Compared to Augustine and Luther, John was a choirboy whose worst sin was the time he left a door open after entering the house. By all worldly measures, John’s conversion story is uneventful and boring. Is it even worth mentioning? Wouldn’t it be better to tell an eventful and exciting story to show how amazing God’s work can be?

No, not necessarily…

I’m afraid that sometimes Christians feel that crazy, drug-induced, sex-romping, sinner-turned-saint stories are the only stories worth telling. Think about that one guy’s testimony who, having been born to a drug addict and pimp, was mixed up in drugs, sex, and the gang scene on the southside of Chicago by age sixteen. Also, he was a Nickelback fan. But then, by God’s grace alone, Christ reached into his life and pulled him out by his love. Now, he is a stand-up father, an elder at a local church, and a Bible study leader. Importantly, he is also no longer a fan of Nickelback.

Now that’s a conversion story. Look what God has done!

Then, you look to your own conversion story—you grew up in the church, kept your nose clean, struggled with some sin (ever stole from the cookie jar?), repented, and, one Sunday during a sermon, felt your heart “strangely warmed.” Boring. Bland. Vanilla. Meh. Right?

Wrong. There is no such thing as a “meh” conversion story. Here’s why.

Four Reasons Why Your Conversion Story Matters

First, it’s a miracle that anyone is saved. Sin—the great separator between God and us—touches every aspect of our being. We were born in sin (Psa 51:5), without excuse for our sin (Rom 3:23), and dead in sin (Eph 2:1). Yet, God redeems us anyway. He does not need to, but, out of love, he does. He turns enemies into sons and daughters, and he did so through the sacrifice, death, burial, and resurrection of his Son. It is a miracle that anyone is saved at all.

Second, your conversion story is a sure sign that God is working in your life. We cannot convert ourselves; that’s entirely the job of the Holy Spirit. If you are a believer, then that means God has been working in your life. Think about how Peter knew that Jesus was the Messiah. Peter confessed that Jesus is the Christ, the Son of the living God. That knowledge was not something he came to on his own. Instead, Jesus pointed out, “flesh and blood has not revealed this to you, but my Father who is in heaven (Matt 16:17).” Your conversion means that God revealed himself to you. How beautiful and wonderful is that?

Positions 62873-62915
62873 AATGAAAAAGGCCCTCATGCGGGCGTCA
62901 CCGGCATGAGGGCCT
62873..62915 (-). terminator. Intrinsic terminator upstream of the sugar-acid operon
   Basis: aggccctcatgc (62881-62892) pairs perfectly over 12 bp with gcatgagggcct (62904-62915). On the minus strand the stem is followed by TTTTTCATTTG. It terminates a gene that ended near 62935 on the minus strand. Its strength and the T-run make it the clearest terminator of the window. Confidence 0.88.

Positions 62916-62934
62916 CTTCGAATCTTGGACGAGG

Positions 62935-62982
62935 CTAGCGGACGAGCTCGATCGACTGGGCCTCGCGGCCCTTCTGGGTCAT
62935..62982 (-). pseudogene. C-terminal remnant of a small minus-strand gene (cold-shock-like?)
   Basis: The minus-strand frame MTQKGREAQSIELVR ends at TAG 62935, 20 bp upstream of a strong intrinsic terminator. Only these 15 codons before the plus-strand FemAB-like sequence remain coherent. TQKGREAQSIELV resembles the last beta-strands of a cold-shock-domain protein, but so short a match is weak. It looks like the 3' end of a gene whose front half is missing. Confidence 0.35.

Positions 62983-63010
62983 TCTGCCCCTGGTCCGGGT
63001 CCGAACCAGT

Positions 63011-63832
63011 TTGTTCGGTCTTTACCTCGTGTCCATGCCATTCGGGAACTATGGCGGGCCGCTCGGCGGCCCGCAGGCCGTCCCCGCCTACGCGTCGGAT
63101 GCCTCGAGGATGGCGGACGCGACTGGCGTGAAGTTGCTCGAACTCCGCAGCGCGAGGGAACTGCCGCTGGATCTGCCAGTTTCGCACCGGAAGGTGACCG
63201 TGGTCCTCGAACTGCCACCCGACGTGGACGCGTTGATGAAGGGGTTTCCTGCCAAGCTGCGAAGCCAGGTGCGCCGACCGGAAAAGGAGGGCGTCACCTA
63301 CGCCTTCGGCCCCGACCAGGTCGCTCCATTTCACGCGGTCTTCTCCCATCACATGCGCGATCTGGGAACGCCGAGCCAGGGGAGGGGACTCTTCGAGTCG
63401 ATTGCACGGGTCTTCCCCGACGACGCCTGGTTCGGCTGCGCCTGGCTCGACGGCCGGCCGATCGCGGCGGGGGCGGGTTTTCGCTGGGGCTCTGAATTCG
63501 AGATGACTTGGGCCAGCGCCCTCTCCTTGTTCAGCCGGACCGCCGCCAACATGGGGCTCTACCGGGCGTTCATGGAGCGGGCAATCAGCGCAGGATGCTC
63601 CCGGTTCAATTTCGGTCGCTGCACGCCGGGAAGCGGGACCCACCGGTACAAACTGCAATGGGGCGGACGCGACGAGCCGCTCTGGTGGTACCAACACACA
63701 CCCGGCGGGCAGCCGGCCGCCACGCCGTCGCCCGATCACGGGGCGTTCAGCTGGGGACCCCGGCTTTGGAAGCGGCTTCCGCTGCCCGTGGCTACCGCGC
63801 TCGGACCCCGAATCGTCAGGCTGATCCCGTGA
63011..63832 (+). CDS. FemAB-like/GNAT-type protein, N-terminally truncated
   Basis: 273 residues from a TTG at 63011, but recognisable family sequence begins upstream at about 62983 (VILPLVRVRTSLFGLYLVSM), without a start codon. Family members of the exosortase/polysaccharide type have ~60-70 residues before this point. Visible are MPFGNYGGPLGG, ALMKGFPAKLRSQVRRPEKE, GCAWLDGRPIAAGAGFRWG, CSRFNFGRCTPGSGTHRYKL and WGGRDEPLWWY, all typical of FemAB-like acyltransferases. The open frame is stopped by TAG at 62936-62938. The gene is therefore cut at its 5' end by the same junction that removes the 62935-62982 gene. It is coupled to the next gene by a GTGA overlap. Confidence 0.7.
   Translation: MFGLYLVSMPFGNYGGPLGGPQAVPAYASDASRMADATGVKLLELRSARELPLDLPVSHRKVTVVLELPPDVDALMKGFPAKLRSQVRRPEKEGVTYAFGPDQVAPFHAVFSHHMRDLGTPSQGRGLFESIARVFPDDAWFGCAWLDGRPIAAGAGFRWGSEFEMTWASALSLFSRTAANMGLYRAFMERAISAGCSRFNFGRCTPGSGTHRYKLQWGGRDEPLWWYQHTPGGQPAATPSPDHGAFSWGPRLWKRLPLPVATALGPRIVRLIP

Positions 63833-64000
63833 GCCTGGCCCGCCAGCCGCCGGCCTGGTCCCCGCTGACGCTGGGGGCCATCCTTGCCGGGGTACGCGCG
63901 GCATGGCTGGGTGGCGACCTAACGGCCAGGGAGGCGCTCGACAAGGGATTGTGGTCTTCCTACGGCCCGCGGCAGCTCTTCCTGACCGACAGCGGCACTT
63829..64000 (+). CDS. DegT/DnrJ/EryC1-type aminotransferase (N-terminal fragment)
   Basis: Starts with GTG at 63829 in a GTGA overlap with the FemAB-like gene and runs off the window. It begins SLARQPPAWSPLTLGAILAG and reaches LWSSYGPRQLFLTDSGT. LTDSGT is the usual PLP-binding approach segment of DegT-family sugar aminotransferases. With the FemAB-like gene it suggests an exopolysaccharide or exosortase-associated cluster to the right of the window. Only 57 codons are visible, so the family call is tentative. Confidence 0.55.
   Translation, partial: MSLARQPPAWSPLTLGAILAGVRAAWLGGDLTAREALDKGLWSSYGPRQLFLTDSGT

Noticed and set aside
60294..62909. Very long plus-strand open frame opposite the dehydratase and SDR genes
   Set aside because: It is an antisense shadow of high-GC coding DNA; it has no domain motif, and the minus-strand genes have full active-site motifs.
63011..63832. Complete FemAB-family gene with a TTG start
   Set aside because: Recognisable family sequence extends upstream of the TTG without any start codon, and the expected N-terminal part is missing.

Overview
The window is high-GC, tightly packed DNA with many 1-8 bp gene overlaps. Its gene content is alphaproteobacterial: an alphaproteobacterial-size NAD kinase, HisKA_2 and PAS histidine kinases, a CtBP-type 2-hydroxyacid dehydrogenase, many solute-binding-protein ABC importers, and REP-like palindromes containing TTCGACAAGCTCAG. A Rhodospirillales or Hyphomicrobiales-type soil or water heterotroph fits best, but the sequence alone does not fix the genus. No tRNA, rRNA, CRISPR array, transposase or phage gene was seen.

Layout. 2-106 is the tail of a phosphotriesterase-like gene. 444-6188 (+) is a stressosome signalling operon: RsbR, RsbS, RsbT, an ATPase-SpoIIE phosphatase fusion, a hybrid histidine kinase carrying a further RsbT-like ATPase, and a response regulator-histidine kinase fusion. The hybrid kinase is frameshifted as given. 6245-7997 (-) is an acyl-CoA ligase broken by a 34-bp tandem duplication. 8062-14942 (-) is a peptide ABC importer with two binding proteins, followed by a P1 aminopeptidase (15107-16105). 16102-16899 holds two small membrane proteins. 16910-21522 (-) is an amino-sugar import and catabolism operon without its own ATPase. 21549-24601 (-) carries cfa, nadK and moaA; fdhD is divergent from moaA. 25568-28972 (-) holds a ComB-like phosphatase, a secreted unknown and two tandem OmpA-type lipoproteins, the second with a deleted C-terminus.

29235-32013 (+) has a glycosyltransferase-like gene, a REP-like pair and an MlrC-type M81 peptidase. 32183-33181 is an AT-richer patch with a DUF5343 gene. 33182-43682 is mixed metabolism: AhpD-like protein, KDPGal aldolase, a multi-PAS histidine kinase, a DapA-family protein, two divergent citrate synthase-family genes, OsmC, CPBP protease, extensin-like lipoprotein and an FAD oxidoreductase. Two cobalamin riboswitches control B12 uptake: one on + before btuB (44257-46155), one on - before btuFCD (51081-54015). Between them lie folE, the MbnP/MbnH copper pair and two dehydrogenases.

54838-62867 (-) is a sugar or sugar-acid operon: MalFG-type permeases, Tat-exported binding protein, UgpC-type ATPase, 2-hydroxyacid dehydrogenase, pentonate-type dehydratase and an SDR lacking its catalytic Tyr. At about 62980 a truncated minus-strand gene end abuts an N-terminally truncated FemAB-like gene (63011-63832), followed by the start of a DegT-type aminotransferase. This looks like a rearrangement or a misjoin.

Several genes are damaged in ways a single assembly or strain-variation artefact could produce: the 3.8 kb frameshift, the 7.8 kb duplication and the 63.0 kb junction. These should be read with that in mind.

Third, it is a blessing that God spared you from pain. We are all moved by the conversion story that begins in low valleys and ends on high mountaintops, but those stories came with an incredible price to the story-teller. Behind those amazing stories is a massive wake of sin, rebellion, and destruction. It is forgiven sin, but the consequences are still real. Your “bland” conversion story is actually an incredible blessing—God, as a good Father, spared you, his son or daughter, from a ton of pain.

Fourth, your conversion gives hope to new believers. The enemy would love nothing more than to see a new believer revert to his or her old identity. Conversion stories of God’s consistent and steady faithfulness provide new believers with precious assurance. New believers can be plagued by haunting questions: Is God really faithful? What if I sinned too badly? How long will God love me? Your “bland” testimony and life with the Lord is one way that God may use to answer their prayers. "Yes," you can say, "God is longsuffering and faithful. Just look at my life-long journey in his patience and grace!"

Do you believe that you have a “boring” story? Shake that lie. Your conversion story is precious to God, even if Steven Spielberg could not turn it into an award-winning drama. Who cares? Your conversion is, after all, the story of your second birthday. Embrace it. Celebrate it. Share it.